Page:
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State v. Fischer

Supreme Court of South Dakota

January 6, 2016

STATE OF SOUTH DAKOTA, Plaintiff and Appellee,
v.
BRYON JAMES FISCHER, Defendant and Appellant

Considered on Briefs August 31, 2015.

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APPEAL FROM THE CIRCUIT COURT OF THE SECOND JUDICIAL CIRCUIT, MINNEHAHA COUNTY, SOUTH DAKOTA. THE HONORABLE BRADLEY G. ZELL, Judge.

MARTY J. JACKLEY, Attorney General, CRAIG M. EICHSTADT, Assistant Attorney General, Pierre, South Dakota, Attorneys for plaintiff and appellee.

KENNETH M. TSCHETTER of Nicholson, Tschetter, Adams & Nicholson, Sioux Falls, South Dakota, Attorneys for defendant and appellant.

GILBERTSON, Chief Justice. ZINTER and WILBUR, Justices concur. SEVERSON and KERN, Justices concur in part, dissent in part.

OPINION

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GILBERTSON, Chief Justice

[¶1] Bryon Fischer appeals his conviction by a jury of possession of methamphetamine, possession of two ounces or less of marijuana, and possession of drug paraphernalia. He asserts the evidence of methamphetamine presented to the jury was the product of an illegal search and that the circuit court erred when it denied his motion to suppress the same. He also asserts the jury was not presented with sufficient evidence to conclude beyond a reasonable doubt that he knowingly possessed methamphetamine and that the circuit court erred when it denied his motion for a judgment of acquittal. We conclude that the circuit court did not err by denying Fischer's motion to suppress and that the evidence presented at trial was sufficient to sustain Fischer's conviction for the knowing possession of methamphetamine. Therefore, we affirm.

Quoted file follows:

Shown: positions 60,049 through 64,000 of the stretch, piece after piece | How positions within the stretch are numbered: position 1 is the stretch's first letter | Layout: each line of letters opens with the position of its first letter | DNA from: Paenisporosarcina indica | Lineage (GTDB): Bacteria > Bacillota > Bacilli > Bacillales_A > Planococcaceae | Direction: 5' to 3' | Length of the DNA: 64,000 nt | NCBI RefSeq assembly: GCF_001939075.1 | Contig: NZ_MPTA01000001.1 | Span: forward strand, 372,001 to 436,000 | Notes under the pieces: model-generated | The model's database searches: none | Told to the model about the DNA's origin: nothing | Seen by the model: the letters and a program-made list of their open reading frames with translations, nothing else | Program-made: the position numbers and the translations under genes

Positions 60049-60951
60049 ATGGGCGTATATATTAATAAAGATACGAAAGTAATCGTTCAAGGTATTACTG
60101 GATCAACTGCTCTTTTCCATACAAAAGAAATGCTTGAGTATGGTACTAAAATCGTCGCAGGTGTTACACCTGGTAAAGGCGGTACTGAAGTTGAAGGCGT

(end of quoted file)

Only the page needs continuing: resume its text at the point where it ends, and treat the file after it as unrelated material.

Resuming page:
Facts and Procedural History

[¶2] On November 16, 2011, at approximately 7 p.m., Sioux Falls Police Officer Pat Mertes observed an automobile parked on Spring Avenue, between 10th and 11th Streets, in Sioux Falls, South Dakota. The vehicle was parked under a sign that read: " No Parking on This Side of the Street." Fischer sat in the driver's seat of the vehicle, and an unidentified woman sat in the front passenger's seat. Officer Mertes decided to initiate a traffic stop because of the placement of the vehicle in the no-parking zone. Upon approaching the vehicle, Officer Mertes saw an open can of beer on the floor between the front driver's and passenger's seats. Officer Mertes asked Fischer to accompany him to his patrol car, and Fischer complied.

[¶3] Officer Mertes and Fischer both sat in the front seat of Officer Mertes's patrol car. Fischer produced a South Dakota driver's license and vehicle registration. The registration revealed that Fischer was not the owner of the vehicle,[1] and Officer Mertes learned that Fischer's license had been revoked. Officer Mertes placed Fischer under arrest, placed him in handcuffs, and conducted a search of his person. The resulting search produced a wooden box containing what Officer Mertes recognized to be a marijuana pipe. The pipe contained burnt marijuana.

[¶4] Upon discovery of the pipe, Officer Mertes asked Officer Chris Bauman, who had arrived at the scene during Officer Mertes's questioning of Fischer, to conduct a search of the vehicle. Officer Bauman discovered a collectible tin box underneath the front passenger's seat containing hollowed-out lightbulbs, hollow pen tubes, tweezers, a bottle cap, and some paper towels. Officer Bauman also noticed residue on several of the items, indicating the possible presence of a controlled substance.[2]